The previously items offered by Canadian ensemble Soundstreams on the 2nd night time have been additional topic to theatrical disruption. Quick and lyrically turbulent, the Novalis environment Hymnen an die Nacht (1975) methods the territory of Alban Berg and Viennese Expressionism, whilst the piano piece Shiraz (1977), influenced by Vivier’s come across with two blind singers in an Iranian marketplace, was commissioned as a deliberately virtuosic analyze, the pianist’s arms leaping at furious speed from the substantial and lower finishes of the piano by way of to the middle and again once again. Additional typical ended up the Cinq Chansons (1980) in which a solo percussionist approximates music, like that of Balinese gamelan ensembles, supposed for several participants. As in Lonely Youngster, fantasy and stunning invention compensate for solitude. The last get the job done of the evening, Appreciate Songs (1979), qualified prospects, as Vivier the moment joked, “from the Bible to the brothel.” Exploring many sorts of adore by means of a panoply of vocal effects—whistling, speaking, hand-around-mouth tremolos—the names of legendary fans this sort of as Tristan and Juliet sit together with nursery rhymes and nonsense syllables as relationships come with each other and apart in a form of celebratory musical nonmonogamy minimize by with times of wrenching loneliness.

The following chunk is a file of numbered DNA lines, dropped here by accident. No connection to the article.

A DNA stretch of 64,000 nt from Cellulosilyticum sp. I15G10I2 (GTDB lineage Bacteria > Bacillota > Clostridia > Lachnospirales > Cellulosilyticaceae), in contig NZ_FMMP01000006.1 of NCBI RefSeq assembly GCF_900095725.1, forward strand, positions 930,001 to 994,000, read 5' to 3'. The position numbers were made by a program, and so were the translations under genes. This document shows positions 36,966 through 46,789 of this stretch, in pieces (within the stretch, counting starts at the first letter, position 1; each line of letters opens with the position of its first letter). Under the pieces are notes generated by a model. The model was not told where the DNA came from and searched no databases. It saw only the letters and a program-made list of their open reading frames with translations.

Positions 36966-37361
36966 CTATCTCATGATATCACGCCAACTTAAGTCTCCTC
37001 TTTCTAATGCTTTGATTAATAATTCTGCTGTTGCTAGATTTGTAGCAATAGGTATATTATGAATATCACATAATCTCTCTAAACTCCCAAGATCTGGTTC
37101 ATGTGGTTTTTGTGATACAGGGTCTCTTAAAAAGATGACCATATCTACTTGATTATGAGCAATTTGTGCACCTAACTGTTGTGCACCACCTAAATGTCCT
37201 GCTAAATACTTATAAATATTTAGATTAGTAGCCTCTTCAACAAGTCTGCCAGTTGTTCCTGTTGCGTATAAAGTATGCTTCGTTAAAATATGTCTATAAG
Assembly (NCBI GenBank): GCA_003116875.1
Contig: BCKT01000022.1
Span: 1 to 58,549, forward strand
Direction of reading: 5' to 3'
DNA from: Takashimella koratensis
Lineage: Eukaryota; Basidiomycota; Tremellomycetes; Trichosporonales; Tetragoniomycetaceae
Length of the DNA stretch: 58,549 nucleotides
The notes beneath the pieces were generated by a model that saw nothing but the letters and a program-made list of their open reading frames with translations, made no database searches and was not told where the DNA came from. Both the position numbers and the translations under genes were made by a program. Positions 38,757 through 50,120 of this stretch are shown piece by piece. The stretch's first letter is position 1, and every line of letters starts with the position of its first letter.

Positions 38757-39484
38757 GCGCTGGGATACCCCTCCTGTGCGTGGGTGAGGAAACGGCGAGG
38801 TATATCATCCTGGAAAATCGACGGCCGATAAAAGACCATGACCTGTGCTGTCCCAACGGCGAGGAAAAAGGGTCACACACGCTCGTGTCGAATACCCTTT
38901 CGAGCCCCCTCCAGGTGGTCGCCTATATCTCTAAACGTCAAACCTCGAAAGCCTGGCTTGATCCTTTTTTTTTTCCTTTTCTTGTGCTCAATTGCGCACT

The festival’s ultimate evening was framed around Vivier’s tragic death at the hands of a guy he’d picked up at a Parisian gay bar. In what was essentially a a person-hour theatrical display with music, instead than a concert for each se, Zack Russell’s opening monologue narrated the composer’s last night amid flickering neon, clouds of smoke, ominous rumbles, and a general atmosphere of nocturnal menace segueing into the overall performance of Glaubst du an die Unsterblichkeit der Seele? (Do You Imagine in the Immortality of the Soul)?, whose unfinished rating was located on Vivier’s desk after his loss of life. In the initially fifty percent, overlapping, rhythmically jagged strains for a compact choir threaten to overwhelm an achingly austere adore tune sung by a tenor. In the second, a speaker recites into a vocoder an eerily prescient desire narrative in which a stranger stabs them to dying on the metro. Concurrently sung and spoken traces continue to be resolutely impartial whispers, trills, and clouds of seem from the choir, percussion, and synthesizers refuse to resolve. Glaubst du is a potent get the job done, a person that indicates new directions slash woefully small. But the staging, whilst substantially productive, risked dealing with the piece as a type of dramatic prop somewhat than a operate in its personal proper. Offered this, it should be emphasized that Vivier’s murder was not in some way the inescapable conclude of his existence or function, but a horrible coincidence. The piece is an interrogation of the circumstances that develop the abyss, somewhat than an embrace of it.